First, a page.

I've had some doozies.
By contentious, I mean the question with the most downvotes yet still positive overall.
Is there a straightforward way to find it?
Stole that from another sites queries.
Looks like this is a leading candidate: Why are most of the main characters White/English in Game Of Thrones?
Sorry, missed that you wanted positive overall rep: Why is it logical to live long and prosper?
Note: All the numbers and ratios given in this answer were accurate when the answer was first made. Their inclusion here seems to have triggered some voting, though, so they’re probably all wrong by the time you're reading this.
If you define contentious not so much by total number of votes cast (up or down), but rather by the difference between the number of up- and downvotes cast, the results are a bit different from JohnP’s query.
For instance, if a post has 35 upvotes and 26 downvotes, that would count as very contentious in John’s query, which goes by vote count; but if we’re talking differences between up- and downvotes, it’s not really that high: there’s a difference of 9 votes between the 35 upvotes and the 26 downvotes, which is equivalent to about 25% of the total number of upvotes. In other words, only about 75% as many people downvoted the question as upvoted it; one direction of voters is quite a bit larger than the other (downvoters = 75% of upvoters), and the contention is fairly skewed.
A question with 12 upvotes and 11 downvotes has fewer votes overall and would score lower in John’s query; but there is here only one vote’s difference between up- and downvotes, corresponding to just 8.33% of the total number of upvotes. The two groups of voters are thus, percent-wise, more equal than in the previous example (here downvoters = 91.66% of upvoters) and the question is ‘more contentious’. A percentile ratio is, then, a good way of figuring out whether the distribution of up- and downvotes is heavily skewed in one direction, or fairly equal. An added benefit is that questions that have received little attention will not clutter up the list, since even a single vote’s difference will represent a high percentage if there are only a few votes either way.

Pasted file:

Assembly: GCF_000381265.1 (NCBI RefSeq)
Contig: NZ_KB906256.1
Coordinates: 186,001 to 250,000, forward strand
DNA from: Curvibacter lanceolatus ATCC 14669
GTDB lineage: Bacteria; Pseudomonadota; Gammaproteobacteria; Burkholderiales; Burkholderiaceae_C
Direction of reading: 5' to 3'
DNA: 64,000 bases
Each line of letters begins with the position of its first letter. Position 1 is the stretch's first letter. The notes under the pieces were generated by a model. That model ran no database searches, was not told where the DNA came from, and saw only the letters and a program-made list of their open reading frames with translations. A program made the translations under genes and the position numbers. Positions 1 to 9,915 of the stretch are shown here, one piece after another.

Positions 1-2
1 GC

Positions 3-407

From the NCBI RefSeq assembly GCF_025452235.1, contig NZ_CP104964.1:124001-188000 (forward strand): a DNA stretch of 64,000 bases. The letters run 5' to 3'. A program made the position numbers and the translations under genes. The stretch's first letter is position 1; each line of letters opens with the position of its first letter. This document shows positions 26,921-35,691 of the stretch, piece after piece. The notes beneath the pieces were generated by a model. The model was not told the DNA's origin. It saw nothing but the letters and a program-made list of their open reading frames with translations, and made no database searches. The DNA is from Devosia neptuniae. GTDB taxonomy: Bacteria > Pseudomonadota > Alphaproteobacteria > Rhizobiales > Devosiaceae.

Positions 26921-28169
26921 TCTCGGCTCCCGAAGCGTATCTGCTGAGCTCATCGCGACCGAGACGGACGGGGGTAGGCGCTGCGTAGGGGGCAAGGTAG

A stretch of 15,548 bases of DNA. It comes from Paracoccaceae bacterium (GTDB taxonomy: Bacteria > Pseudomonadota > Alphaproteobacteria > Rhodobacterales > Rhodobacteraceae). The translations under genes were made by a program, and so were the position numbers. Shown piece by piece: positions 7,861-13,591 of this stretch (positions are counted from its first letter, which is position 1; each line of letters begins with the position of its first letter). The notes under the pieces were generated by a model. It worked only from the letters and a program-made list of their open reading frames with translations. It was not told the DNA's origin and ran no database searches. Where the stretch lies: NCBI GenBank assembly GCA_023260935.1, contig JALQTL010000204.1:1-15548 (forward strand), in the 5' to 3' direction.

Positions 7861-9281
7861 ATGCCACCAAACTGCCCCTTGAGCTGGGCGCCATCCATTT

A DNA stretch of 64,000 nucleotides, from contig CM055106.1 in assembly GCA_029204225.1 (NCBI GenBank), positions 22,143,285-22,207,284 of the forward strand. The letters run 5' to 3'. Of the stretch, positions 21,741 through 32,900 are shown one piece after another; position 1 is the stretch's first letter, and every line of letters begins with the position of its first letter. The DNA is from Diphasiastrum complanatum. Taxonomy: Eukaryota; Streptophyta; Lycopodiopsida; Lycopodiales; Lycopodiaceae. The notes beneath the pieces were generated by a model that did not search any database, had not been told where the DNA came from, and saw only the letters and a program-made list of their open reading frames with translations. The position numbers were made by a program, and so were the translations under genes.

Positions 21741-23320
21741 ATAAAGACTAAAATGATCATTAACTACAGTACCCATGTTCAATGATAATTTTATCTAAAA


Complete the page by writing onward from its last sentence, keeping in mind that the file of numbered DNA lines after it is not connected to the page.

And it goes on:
I’ve forked John’s query to create an overview of questions with the lowest differential ratio. The differential ratio given is the difference between up- and downvotes as a percentage of total upvotes; i.e., the 8.33% in the example above, not the 91.66%. (I’ve limited it to posts that have at least 7 upvotes, just to get completely rid of the ones that haven’t received much interest—too easy to be ‘contentious’ when only a few people have voted).
From that, it seems the most evenly divided votes belong to:
10 up, 9 down — ratio: 10%
9 up, 8 down — ratio: 11.1%
– and then from there on, there are six questions with 8 up, 7 down (12%), etc.
Note: there is one answer that has an even lower ratio, with 12 up and 11 down (8.33%): this answer to Who is the first minority superhero in mainstream US superhero comics?
Second note: As mentioned by ThePopMachine in the comments, if we include those questions which have a negative overall score (i.e., more downvotes than upvotes), there are several that have even lower ratios:
The ratios here are a little different from the ones in ThePopMachine’s comment, since his ratio was based only on selecting questions with more downvotes than upvotes and changing nothing else—that means it still calculated the ratio relative to the upvotes. My ratios here are based on reversing the query entirely, calculating the ratio relative to the downvotes, now that they are the larger group. That way, the ratios remain consistent in both cases.